The dissociative identity disorder (often referred to as the multiple personality disorder among non-medical circles) is considered to be an extremely complex psychological condition. It is most likely caused by multiple factors, including severe traumas during early childhood, such as physical, sexual and emotional abuses.
What Is the Dissociative Identity Disorder?
Most people experience slight moments of light dissociation. Daydreaming is one of them. The same happens when you feel like getting lost while working on a project. However, the dissociation identity disorder is a more severe form of dissociation. It is a mental process that leads to a lack of connection in thoughts, memories, feelings, actions and even the sense of personal identity.
It is still unknown what causes it, yet most specialists agree that it comes from a combination of factors, including severe abuses. As a direct consequence, the dissociative aspect is considered to be a mechanism of adaptation. Simply put, the victim literally dissociates from a situation or experience that is too traumatic, painful or violent, only to prevent assimilating it with the conscious mind.
Is the Dissociative Identity Disorder Real?
Most people cannot understand the dissociative identity disorder and they ask themselves – is it real? After all, it is quite complicated to understand developing more personalities – even for highly trained experts. The diagnosis itself is quite controversial among mental health professionals. Some experts believe it is a phenomenon deriving from other psychiatric problems, such as the borderline disorder. Other scientists believe it represents the results of a deep difficulty in handling tension caused by inter-human relationships.
What Are the Symptoms of the Dissociative Identity Disorder?
The dissociative identity disorder is defined by the presence of two or more distinct personalities. They develop a continuous power over the victim’s behavior. In this case, the victim has problems in remembering key personal information. It cannot be described as memory loss though. Instead, the victim goes through memory variations that seem distinct and fluctuate with the double personality.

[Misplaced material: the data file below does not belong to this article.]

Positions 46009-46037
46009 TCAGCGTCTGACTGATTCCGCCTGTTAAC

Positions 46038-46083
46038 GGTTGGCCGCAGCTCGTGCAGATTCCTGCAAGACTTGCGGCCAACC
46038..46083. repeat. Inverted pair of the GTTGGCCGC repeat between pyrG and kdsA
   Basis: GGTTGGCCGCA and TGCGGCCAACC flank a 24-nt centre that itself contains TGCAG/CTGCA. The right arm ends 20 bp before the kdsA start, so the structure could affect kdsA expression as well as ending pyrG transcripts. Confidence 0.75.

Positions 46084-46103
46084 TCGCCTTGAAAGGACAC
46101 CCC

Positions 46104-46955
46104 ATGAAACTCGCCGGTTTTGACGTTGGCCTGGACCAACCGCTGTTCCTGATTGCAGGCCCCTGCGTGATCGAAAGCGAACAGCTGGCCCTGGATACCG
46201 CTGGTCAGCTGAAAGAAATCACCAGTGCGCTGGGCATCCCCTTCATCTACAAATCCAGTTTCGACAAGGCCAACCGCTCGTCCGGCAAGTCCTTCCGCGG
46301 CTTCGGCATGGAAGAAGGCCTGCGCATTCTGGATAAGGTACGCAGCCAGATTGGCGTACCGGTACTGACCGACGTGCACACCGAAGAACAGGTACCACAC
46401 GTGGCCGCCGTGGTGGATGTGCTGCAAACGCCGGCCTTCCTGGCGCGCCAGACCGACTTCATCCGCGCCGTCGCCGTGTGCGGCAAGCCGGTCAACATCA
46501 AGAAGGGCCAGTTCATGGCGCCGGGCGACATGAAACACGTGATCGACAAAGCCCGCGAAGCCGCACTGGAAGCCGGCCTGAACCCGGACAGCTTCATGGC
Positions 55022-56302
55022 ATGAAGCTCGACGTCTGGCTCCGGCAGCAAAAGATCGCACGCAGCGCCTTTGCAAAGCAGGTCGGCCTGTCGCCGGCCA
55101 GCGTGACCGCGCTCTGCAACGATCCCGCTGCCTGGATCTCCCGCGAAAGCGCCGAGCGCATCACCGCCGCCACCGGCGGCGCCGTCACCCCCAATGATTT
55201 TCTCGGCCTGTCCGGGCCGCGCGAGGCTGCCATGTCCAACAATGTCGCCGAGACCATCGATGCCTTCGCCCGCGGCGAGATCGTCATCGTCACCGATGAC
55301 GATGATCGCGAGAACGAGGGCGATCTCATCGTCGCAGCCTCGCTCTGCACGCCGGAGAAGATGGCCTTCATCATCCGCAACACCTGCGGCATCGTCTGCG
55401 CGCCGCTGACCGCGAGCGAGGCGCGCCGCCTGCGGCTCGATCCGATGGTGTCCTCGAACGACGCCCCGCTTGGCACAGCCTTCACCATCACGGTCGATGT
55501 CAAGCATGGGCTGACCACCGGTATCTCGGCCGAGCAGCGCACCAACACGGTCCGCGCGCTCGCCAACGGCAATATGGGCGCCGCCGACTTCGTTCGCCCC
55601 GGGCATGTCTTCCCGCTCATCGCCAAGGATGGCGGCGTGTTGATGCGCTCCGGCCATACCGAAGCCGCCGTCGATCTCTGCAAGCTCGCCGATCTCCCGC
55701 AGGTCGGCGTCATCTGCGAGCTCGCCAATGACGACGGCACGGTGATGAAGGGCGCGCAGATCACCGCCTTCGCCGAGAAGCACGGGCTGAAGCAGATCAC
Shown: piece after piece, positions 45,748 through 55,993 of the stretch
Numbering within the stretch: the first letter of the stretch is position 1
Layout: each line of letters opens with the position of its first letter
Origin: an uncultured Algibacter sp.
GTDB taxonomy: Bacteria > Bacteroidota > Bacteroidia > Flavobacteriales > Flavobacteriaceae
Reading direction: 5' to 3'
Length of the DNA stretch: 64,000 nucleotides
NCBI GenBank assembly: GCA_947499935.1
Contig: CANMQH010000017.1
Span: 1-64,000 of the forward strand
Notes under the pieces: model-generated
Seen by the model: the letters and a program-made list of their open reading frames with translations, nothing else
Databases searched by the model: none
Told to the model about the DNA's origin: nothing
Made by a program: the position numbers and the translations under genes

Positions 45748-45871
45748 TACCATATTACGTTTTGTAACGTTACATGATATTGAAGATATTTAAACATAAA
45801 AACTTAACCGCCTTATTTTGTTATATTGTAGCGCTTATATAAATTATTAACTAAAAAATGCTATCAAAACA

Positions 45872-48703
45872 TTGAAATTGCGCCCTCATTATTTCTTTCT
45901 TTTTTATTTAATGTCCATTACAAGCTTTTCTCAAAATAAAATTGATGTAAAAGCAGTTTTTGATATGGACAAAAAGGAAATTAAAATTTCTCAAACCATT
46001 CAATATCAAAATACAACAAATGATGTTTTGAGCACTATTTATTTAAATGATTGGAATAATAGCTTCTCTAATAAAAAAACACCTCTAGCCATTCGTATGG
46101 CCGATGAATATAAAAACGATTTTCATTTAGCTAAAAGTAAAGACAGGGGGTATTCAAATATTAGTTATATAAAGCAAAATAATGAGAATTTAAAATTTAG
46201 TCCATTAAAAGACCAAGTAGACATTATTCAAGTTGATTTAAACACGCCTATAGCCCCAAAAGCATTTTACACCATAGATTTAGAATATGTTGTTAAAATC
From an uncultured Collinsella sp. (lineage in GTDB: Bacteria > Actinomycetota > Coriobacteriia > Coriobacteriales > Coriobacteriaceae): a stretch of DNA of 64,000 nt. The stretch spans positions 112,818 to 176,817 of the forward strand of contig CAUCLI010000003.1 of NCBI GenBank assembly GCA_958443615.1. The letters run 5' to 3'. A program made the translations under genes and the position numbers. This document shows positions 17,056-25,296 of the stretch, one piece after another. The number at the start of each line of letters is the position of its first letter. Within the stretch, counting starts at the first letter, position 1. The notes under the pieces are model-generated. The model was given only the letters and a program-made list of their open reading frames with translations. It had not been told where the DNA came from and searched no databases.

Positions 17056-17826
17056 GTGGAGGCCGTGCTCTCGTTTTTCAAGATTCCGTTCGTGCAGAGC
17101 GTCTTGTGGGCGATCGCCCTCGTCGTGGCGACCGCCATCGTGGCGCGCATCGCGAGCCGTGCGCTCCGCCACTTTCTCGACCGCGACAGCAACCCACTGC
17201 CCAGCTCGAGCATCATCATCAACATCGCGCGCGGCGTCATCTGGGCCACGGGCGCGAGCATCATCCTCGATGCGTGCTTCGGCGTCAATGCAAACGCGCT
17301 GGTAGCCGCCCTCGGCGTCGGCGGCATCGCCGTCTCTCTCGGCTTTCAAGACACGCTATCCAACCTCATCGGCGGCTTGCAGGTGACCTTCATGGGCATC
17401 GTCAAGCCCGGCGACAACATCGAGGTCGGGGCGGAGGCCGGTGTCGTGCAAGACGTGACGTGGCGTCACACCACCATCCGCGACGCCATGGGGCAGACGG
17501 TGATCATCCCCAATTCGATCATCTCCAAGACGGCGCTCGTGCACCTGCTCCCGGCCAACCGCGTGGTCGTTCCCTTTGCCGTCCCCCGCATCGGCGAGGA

Multiple personalities have their own age, gender and even race. Each of them has its own gestures, as well as different accents. The commute is the process defining the switch from one personality to another. It can take a few seconds and up to a few days. However, when under hypnosis, these multiple personalities are quite receptive to the therapist’s demands.
Some of the most common symptoms of the disorder include:
- Mood changes
- Sleeping problems
- Suicidal tendencies
- Alcohol and drug abuse
- Psychotic signs
- Food related issues
Lighter symptoms of this affection include amnesia and headaches. Some people tend to be violent or aggressive towards themselves. For example, a victim might end up doing things that they would not normally do, such as stealing from a friend or blindly driving.
What Is the Difference between the Dissociative Identity Disorder and Schizophrenia?
These two mental affections are often used interchangeably, yet they are extremely different. Schizophrenia is a severe psychical affection that involves random episodes of chronic psychosis – hallucinations or pure madness.
Unlike most misconceptions, schizophrenic patients do not develop multiple personalities. Some signs are commons though. Suicidal thoughts represent a risk in both affections, but especially in the dissociative identity disorder.
What Is the Treatment for a Dissociative Identity Disorder Patient?
The bad news is there is no actual treatment for the dissociative identity disorder. While there are multiple studies going on in the attempt to find a cure, it is hard to tell what could actually work. However, there is hope. On a positive note, a longterm treatment might actually help the patient. There is one major requirement though – the patient must be fully dedicated to following the treatment and sticking to it. From this point of view, it is helpful if the patient is not left by themselves, so family support is mandatory.
Longterm psychotherapy is an effective treatment that showed results in the past. The same goes for hypnotherapy. There are more types of therapies that can aid in the process, including physical activity therapies or art related therapies.
There is no such thing as a medical treatment to handle the disorder, which makes the psychotherapeutic approach to become the main option in the healing process.
The treatment for adjacent disorder – such as depression – is fundamental in the victim’s general wellbeing. In such situations, the psychotherapeutic procedures may include medications that can help stabilize the patient’s condition.
In the end, the medical world needs more neuroimagistic research on large groups of patients, as well as clinical control groups and repetitive tests in order to fully understand the dissociative identity disorder. What makes the process hard is the fact that there are always the premises of other basic pathologies, such as schizophrenia or various psychopathies. Only time can tell whether this affection will finally see a working cure.